In their book Addressing the State of the Union, Hoffman and Howard explored how and why the State of the Union Address came to be a key tool in the exercise of presidential power. They outline ways presidents use it to gain attention, to communicate with target audiences, and to make specific policy proposals.
In their 2012 paper “Obama in Word and Deeds,” which appeared in Social Science Quarterly, Hoffman and Howard examined how President Barack Obama used the State of the Union Address during his first term, noting both differences and similarities between Obama and his predecessors. Hoffman and Howard developed a tool to assess a president’s success by calculating how many of the legislative requests presidents make of Congress in their State of Union Address get adopted in the next session.
Modern presidents (presidents since 1965) include specific calls for Congressional action in their State of the Union Address, with a median of 31 requests per address. President Clinton holds the record for most requests - 87 requests in 2000. President Obama requests range from 21 in 2009 to 45 in 2010 and 41 in 2013.
President Obama’s median full and partial request success rate was about 45 percent during his first term - practically identical to Ronald Reagan’s full terms in office and slightly above the median yearly rate of 43 percent. However, he has seen his success rate decline since the Republicans took control of the House in 2011. In 2012, his full and partial success rate was 21.4% and of his 2013 legislative requests only two were enacted by Congress for a success rate of 4.9%. However, Obama has taken executive action on a number of his requests since Congress has failed to act.
Howard notes that Obama’s rhetorical choices in the State of the Union Address portray him as an unusual chief legislator in many ways. He is deferential to Congress on legislative detail, tending to focus his SUA requests on large-scale items and leaving the details of legislation to Congress. His use of symbolic rhetoric also is unique.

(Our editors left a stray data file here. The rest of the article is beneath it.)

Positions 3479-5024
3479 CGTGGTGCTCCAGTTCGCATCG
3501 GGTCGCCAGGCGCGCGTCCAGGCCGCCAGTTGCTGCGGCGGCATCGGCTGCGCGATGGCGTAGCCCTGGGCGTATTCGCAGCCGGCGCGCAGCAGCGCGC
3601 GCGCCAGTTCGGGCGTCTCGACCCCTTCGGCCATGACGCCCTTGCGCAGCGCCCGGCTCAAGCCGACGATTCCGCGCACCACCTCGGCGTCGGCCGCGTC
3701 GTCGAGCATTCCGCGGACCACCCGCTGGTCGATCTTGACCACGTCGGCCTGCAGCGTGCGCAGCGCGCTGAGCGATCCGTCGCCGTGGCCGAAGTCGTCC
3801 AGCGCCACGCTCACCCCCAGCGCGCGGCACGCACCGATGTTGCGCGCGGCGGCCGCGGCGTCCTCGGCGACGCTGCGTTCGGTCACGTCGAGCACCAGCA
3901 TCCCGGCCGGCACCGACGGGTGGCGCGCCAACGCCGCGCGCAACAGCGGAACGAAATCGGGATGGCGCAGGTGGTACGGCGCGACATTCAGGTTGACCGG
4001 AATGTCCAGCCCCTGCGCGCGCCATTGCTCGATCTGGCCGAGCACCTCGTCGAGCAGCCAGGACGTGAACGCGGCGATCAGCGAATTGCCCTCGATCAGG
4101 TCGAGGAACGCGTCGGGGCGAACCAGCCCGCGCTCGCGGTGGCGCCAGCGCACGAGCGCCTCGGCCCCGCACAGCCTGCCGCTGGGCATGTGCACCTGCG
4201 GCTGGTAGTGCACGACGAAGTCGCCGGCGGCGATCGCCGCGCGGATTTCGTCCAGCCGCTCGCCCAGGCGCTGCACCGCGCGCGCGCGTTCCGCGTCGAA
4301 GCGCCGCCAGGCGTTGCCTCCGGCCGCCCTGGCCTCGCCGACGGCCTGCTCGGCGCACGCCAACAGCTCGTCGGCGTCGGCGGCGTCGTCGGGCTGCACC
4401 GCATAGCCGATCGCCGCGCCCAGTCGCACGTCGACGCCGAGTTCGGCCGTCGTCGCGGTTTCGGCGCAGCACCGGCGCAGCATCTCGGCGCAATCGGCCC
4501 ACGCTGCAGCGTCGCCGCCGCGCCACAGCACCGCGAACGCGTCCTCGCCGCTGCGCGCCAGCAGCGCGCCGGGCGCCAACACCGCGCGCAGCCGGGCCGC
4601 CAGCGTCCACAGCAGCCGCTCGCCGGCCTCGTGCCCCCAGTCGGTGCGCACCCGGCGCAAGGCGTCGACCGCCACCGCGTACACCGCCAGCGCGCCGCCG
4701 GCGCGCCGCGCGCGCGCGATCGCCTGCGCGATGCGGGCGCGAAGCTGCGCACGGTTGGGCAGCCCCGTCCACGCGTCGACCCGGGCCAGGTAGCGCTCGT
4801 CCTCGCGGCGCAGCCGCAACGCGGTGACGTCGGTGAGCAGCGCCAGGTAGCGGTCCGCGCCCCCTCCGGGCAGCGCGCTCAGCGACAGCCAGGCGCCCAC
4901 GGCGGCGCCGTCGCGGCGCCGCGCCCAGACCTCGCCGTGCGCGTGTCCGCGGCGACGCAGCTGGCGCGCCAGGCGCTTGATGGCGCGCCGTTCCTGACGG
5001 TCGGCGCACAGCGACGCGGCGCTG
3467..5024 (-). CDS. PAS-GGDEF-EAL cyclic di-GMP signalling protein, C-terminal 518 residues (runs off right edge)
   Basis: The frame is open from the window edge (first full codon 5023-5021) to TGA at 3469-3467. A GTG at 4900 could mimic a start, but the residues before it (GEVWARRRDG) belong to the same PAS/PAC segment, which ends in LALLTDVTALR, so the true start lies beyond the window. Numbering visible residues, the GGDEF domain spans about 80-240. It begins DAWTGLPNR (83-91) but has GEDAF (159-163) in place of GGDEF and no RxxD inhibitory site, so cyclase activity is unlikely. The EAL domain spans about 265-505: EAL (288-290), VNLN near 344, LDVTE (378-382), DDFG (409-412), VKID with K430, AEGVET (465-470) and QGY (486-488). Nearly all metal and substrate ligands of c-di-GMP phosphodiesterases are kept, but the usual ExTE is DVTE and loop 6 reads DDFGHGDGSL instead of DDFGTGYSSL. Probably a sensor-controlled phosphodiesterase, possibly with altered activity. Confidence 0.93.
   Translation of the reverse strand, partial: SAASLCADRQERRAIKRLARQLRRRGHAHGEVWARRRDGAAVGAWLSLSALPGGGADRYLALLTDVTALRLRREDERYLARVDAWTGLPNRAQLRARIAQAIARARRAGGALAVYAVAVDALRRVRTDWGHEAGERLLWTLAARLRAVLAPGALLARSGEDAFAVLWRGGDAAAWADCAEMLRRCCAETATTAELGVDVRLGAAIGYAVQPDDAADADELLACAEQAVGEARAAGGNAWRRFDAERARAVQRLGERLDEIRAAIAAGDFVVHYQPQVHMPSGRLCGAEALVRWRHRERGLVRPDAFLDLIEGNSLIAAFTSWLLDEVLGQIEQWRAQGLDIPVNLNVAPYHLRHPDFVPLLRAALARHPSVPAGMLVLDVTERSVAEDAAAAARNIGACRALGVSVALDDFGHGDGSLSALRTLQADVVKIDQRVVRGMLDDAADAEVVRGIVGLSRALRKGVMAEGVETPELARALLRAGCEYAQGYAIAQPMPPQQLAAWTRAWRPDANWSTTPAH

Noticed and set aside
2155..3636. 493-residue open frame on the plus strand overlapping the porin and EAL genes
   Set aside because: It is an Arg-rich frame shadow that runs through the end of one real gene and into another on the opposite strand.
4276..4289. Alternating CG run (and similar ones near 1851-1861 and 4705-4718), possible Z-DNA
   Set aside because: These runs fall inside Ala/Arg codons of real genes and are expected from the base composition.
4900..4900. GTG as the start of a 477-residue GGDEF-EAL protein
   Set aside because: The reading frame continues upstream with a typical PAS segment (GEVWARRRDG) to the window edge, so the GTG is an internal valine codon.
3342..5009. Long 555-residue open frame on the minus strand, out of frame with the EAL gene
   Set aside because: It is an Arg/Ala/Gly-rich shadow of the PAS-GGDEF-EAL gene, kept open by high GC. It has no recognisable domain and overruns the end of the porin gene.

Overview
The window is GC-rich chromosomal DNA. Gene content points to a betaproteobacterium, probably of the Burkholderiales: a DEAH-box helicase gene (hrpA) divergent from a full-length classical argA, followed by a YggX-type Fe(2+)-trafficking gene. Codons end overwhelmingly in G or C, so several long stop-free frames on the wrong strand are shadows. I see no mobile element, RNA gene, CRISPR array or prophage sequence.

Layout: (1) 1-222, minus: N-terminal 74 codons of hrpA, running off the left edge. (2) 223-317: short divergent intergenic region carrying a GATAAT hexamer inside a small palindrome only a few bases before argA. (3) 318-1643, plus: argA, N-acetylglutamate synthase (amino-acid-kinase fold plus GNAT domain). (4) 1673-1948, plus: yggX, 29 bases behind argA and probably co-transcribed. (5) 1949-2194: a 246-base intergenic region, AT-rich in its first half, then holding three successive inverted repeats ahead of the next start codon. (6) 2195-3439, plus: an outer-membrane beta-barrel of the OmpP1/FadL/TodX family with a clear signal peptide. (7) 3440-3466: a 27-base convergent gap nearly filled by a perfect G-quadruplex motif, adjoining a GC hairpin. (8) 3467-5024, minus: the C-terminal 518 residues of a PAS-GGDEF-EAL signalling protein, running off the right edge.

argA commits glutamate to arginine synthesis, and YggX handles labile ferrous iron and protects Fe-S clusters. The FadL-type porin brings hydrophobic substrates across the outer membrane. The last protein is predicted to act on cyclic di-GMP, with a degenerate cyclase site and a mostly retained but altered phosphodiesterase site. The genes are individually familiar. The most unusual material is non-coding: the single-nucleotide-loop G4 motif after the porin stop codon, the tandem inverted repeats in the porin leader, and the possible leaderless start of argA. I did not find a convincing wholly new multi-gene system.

“President Obama uses individuals and historical examples to highlight the instrumental and effective role government has played in supporting the pursuit of the American dream,” Howard said. “He offers recognizable examples that match his vision of the role of government in order to persuade Congress and the public that his agenda is one that should be enacted.”
While Ronald Reagan began the process of incorporating key individuals into his State of the Union Address in 1982, all were representations of what he called American heroes, Howard said. George Bush continued Reagan’s practice of recognizing key people, and Bill Clinton used guests as symbols of the policy successes for which he claimed credit. He also introduced AmeriCorp participants as a way of touting the program as a success while making the case that Congress should not cut the program.
“President Obama’s SUAs are qualitatively different; given his own background, and the economic recession and weak recovery that have dominated his tenure, the individuals he utilizes for symbolic purpose all typify some element of the American dream.”
The upcoming State of the Union Address could give insight into how Obama would like his presidency to be remembered, as second term presidents typically focus on their “legacy” during their remaining time in office. For example, both Ronald Reagan and Bill Clinton concentrated on foreign policy during their second term. Howard believes Obama’s policy rhetoric during his second term will be similar to his first term.
Click here to view presidential requests for Congressional Action in State of the Union Addresses. Sources: Donna R. Hoffman and Alison D. Howard, Addressing the State of the Union (Boulder: Lynne Rienner, 2006), 144. Donna R. Hoffman and Alison D. Howard, “Obama in Words and Deeds,” Social Science Quarterly 93 (2012): 1326. Updates by authors.